The five-states bordering the Gulf of Mexico and the U.S. Environmental Protection Agency have given a “Gulf Guardian Award” to an Iowa program that aims to improve water quality here. Iowa Secretary of Agriculture Bill Northey says Iowa farmers have made strides in keeping fertilizer from draining off farm fields, rolling down the river and ultimately creating a “dead zone” in the Gulf of Mexico.

“Certainly we’re very interested as well in what it can do to impact the water quality within the state of Iowa,” Northey says. “But (the EPA and Gulf State leaders) are very high on (the Iowa program’s) ability to expand not only in the state of Iowa, but to go to other states.”

Darryl McLaren, executive director of the Farm Service Agency’s Iowa office, says the project uses state and federal resources that are available through the Conservation Reserve Enhancement Program. “I don’t think we can afford to be anything but proactive in Iowa and I think a word that we can adopt is coexistence,” McLaren says. “We need to be able to carry on our agricultural activities without bothering the economic well-being of another part of the country.”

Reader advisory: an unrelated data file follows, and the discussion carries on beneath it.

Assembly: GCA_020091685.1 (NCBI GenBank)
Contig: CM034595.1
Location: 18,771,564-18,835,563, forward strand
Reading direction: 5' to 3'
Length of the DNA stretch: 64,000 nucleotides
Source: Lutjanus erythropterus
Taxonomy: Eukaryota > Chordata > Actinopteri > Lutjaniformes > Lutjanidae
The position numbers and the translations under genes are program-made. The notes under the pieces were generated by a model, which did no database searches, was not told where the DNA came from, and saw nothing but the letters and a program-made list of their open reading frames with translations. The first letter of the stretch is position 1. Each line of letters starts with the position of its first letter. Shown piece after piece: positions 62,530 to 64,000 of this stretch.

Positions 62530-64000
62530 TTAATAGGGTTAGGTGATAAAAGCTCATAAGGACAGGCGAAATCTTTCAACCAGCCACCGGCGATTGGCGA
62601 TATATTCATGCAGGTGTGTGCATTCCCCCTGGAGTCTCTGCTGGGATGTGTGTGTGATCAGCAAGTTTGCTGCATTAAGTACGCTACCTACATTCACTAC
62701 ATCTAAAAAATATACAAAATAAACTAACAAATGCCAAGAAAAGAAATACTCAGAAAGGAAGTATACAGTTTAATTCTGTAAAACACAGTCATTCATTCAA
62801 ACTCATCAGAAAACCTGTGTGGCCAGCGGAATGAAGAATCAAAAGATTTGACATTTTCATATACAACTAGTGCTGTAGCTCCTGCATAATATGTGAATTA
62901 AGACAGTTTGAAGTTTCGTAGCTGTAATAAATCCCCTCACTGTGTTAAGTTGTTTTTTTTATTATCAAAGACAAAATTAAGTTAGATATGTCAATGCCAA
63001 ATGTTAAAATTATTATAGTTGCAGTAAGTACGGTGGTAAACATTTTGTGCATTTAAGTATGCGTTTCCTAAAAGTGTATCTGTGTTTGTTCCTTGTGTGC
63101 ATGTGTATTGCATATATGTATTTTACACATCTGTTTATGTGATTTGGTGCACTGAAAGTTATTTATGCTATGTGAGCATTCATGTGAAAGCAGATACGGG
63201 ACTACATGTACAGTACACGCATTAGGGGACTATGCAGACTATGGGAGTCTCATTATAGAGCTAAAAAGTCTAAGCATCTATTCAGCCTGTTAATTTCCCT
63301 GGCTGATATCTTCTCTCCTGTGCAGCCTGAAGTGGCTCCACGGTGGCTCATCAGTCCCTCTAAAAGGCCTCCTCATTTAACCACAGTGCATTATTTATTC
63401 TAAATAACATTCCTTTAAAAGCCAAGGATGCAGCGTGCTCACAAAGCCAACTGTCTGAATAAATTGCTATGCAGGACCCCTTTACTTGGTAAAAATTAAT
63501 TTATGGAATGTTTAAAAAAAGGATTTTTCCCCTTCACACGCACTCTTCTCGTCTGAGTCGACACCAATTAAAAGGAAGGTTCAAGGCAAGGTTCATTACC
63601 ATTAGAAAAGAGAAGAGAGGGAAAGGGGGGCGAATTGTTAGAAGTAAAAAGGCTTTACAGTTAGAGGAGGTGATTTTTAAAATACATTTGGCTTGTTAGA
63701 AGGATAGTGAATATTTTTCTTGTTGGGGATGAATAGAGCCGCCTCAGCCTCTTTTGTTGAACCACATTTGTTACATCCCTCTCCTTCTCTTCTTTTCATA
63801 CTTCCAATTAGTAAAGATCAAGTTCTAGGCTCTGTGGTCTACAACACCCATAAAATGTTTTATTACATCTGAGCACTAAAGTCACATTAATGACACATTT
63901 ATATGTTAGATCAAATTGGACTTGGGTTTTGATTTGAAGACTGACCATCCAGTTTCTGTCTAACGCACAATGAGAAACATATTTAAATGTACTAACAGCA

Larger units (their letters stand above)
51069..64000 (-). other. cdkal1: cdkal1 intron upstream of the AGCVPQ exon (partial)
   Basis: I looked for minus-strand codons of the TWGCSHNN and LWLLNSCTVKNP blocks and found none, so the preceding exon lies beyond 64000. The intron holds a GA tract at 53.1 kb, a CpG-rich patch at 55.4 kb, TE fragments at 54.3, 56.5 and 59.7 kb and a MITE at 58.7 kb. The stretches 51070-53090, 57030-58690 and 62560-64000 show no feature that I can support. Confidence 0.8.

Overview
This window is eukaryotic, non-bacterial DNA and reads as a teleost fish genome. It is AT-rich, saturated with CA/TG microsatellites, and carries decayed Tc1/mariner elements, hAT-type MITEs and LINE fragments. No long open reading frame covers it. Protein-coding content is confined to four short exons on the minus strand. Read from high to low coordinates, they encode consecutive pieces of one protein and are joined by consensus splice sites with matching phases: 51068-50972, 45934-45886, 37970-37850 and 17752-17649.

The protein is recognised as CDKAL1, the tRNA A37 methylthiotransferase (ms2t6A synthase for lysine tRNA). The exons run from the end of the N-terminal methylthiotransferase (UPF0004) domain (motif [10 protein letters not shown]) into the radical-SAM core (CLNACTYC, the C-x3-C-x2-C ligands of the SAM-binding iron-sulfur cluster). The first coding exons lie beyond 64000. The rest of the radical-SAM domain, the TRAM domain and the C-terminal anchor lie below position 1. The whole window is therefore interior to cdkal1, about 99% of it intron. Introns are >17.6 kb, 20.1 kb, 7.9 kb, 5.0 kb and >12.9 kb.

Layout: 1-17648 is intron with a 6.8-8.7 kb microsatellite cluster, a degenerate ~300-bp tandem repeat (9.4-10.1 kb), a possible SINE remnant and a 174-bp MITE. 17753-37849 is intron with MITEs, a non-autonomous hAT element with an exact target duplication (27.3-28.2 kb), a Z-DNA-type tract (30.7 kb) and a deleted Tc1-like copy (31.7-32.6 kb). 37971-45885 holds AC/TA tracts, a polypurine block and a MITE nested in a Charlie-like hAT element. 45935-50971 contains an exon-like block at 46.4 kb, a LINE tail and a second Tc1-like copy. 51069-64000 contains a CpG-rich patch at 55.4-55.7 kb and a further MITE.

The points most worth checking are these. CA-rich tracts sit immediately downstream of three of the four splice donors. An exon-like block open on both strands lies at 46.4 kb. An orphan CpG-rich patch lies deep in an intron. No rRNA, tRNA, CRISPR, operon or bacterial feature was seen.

Dean Lemke of the Iowa Department of Agriculture says because the program, 72 wetland areas have been developed around Iowa to filter surface water and remove the nitrates that come from farm fertilizers.”We estimate over the life time of the wetlands those 72 sites will remove 54,000 tons of nitrate,” Lemke says. Those nitrates, then, will never make their way to the Mississippi River watershed and down to the Gulf of Mexico.

Rick Robinson of the Iowa Farm Bureau says Iowa State University Extension, soil and water conservation districts and other organizations have been participated in the project. “There’s been a number of people involved in this and it just shows you how far you can get with some voluntary programs,” Robinson says. Iowa farmers have signed up for government grants to help convert over 80,000 acres of cultivated farmland to wetland areas.